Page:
Grant: If Vince is around the house and he’s got a song idea or if I have a song idea I’ll go, “Well, play it for me.” I know it’s especially gonna be a good song if he gets choked up and it doesn’t even have to be a sad song. I wrote a lot years ago with Wayne Kirkpatrick, he and his brother did all the music for the Broadway play Something Rotten. So we would be writing together and talking lyrics ideas back and forth. We would take turns singing what we had so far. But, to me, I would always go, “Your turn, your turn,” because if it was good or moving on any level I would get choked up trying to sing back to him. And I think it’s just because you can’t fake being moved. To me, that’s the whole goal of a song, to articulate something real and honest enough somebody goes, “Oh my gosh, that’s exactly how I feel” or “That’s how I wanna feel.” So yeah, creativity and a lump in the throat, those things go hand in hand.

Baltin: What is the one song that gets you every time?

Grant: It can also be the other extreme too where something energizes you in a way and you just want more and more of it. My earliest memory of singing, when I was already being creative myself and I felt like I could dance on the ceiling and I don’t even know why, was “Cecelia,” by Simon & Garfunkel. It was the first song I remember having an actual physical reaction to. I don’t even know why, but that song I had a physical reaction of boundless joy. And interestingly enough, in my younger days, when I was trying to pick songs for the radio, I would invite my nieces and nephews over, and then when my children came along, and I would play music, something I was working on in the background, and see what changed the energy in the room. But the first crying to a song I don’t know. Music, relationships, food and the spiritual realm, to me, those things are always the endless frontier. They should be a part of all of our lives.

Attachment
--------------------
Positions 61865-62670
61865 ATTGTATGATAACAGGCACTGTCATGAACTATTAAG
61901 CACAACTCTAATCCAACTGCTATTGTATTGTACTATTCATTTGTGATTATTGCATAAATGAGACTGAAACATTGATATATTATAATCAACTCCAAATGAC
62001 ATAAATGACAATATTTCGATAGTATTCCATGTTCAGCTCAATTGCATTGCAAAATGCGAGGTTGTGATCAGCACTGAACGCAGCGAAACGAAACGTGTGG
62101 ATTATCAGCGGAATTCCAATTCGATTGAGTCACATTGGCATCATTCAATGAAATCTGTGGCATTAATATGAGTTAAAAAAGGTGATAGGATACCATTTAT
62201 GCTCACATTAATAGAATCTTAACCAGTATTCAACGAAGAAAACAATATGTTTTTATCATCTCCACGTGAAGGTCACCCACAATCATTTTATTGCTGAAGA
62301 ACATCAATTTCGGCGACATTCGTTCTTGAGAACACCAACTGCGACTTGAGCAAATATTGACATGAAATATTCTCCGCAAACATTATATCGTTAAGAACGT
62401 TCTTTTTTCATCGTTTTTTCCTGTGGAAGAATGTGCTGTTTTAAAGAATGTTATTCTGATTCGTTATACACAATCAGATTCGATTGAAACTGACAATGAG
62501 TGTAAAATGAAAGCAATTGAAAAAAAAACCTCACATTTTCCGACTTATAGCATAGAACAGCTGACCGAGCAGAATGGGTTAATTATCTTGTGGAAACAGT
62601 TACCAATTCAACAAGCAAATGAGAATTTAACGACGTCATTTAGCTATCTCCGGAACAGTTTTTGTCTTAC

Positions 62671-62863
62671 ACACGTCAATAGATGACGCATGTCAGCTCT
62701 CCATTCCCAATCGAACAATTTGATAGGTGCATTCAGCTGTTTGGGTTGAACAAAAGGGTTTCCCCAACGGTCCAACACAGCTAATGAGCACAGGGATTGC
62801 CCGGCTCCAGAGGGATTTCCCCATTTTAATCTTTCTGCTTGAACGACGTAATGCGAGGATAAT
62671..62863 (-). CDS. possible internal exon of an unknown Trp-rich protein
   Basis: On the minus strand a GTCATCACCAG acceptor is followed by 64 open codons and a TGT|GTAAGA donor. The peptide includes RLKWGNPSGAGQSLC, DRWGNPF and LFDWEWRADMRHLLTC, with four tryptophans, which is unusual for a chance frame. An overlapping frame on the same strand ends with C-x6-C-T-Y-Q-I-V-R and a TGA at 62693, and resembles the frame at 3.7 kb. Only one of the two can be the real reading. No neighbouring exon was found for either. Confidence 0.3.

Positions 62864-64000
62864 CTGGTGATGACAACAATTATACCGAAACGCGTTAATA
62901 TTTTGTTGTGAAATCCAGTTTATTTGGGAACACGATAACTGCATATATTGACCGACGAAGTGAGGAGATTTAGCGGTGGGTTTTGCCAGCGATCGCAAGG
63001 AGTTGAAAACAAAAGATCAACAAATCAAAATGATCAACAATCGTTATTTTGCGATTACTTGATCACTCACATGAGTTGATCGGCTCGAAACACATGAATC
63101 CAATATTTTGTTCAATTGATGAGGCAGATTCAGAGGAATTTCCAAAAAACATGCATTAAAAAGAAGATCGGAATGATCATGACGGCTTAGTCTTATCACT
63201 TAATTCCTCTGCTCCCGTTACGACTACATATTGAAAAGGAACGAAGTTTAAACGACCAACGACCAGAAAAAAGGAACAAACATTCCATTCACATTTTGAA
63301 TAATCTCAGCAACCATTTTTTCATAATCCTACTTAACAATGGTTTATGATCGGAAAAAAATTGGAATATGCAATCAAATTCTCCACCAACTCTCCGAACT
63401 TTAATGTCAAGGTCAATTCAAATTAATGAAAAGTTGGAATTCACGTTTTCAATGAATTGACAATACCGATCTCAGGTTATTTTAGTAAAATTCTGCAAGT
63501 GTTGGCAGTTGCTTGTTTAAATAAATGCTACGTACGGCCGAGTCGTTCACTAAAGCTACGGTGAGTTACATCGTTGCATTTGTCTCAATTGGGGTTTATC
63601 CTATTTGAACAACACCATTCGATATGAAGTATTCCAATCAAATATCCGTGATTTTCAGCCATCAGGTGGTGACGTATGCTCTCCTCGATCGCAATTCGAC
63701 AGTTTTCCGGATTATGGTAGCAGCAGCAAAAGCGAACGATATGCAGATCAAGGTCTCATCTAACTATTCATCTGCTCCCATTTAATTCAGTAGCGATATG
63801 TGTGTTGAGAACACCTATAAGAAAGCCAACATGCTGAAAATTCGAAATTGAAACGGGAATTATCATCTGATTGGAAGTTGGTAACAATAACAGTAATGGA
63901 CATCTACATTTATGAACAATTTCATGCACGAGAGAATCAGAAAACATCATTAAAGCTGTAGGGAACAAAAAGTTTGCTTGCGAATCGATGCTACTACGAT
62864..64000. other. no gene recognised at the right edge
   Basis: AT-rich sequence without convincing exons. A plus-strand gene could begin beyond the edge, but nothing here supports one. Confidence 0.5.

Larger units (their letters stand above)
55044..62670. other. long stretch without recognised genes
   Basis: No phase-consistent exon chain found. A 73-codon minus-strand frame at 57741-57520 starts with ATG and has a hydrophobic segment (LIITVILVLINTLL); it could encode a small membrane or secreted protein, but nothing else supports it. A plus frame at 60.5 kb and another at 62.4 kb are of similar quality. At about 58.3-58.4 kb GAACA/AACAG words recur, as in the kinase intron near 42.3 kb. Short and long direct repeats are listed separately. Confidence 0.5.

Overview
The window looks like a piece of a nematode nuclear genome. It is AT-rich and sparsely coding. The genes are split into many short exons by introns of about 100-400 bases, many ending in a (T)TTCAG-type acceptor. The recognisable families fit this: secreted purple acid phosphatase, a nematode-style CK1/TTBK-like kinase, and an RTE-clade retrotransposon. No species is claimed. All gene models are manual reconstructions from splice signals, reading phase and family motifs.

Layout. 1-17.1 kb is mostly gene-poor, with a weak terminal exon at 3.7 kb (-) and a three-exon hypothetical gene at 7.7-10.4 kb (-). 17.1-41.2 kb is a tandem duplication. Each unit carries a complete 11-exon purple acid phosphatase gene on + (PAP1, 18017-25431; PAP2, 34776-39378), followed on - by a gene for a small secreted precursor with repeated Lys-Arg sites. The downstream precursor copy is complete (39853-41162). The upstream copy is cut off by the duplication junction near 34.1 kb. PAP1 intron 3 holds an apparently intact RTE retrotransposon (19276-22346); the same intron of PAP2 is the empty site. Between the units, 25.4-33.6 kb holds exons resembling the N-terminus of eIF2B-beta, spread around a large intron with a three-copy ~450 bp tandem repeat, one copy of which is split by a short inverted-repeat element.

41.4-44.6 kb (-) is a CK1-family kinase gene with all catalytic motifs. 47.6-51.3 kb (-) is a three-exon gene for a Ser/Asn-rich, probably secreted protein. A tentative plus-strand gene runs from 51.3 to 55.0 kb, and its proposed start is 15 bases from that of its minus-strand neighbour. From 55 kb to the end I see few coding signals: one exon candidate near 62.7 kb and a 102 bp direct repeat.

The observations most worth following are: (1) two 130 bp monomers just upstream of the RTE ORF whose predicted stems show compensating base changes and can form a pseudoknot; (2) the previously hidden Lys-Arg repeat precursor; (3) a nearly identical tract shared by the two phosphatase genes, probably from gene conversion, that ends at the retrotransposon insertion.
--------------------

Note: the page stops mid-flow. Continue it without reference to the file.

Molinaro: When you said you can’t fake being moved, to me, sometimes it is hard to be moved, so I think it’s special you came from that place to reach people in this album. It’s beautiful, but it can be such a hard time of year.

Grant: I know, it is, it’s a real tenderizer. End of the calendar year too, so you look back and go, “Well, there went 2016.” So it’s kind of a taking stock kind of thing too. You know the song on this record that just wiped me out was “Joy To The World.” And here’s the crazy thing, Ed Cash, who was the producer on that song, he says, “I have an idea that I want this song to be sung very slowly.” So we played it down the first time, I think right now it’s 92 beats per minute, we started it seven clicks slower. It was so slow I couldn’t even figure out how to sing it. I think that song is always done quickly, kind of a rousing something, and it’s one of my dad’s favorite songs, so I wanted to do it for him. My dad has crazy dementia, he hasn’t said my name in years, but hearing that song in a different speed context, a different tempo, really undid me. I felt like I never heard it before.

Molinaro: Was there one that made you think of your mom on this album?

Grant: I think about her all the time. I think about my mother so continuously, all the time, from, “Wow, mom, I remember when your stomach started looking like mine.” Mostly just realizing how many things she did seemingly effortlessly and being appreciative all over again.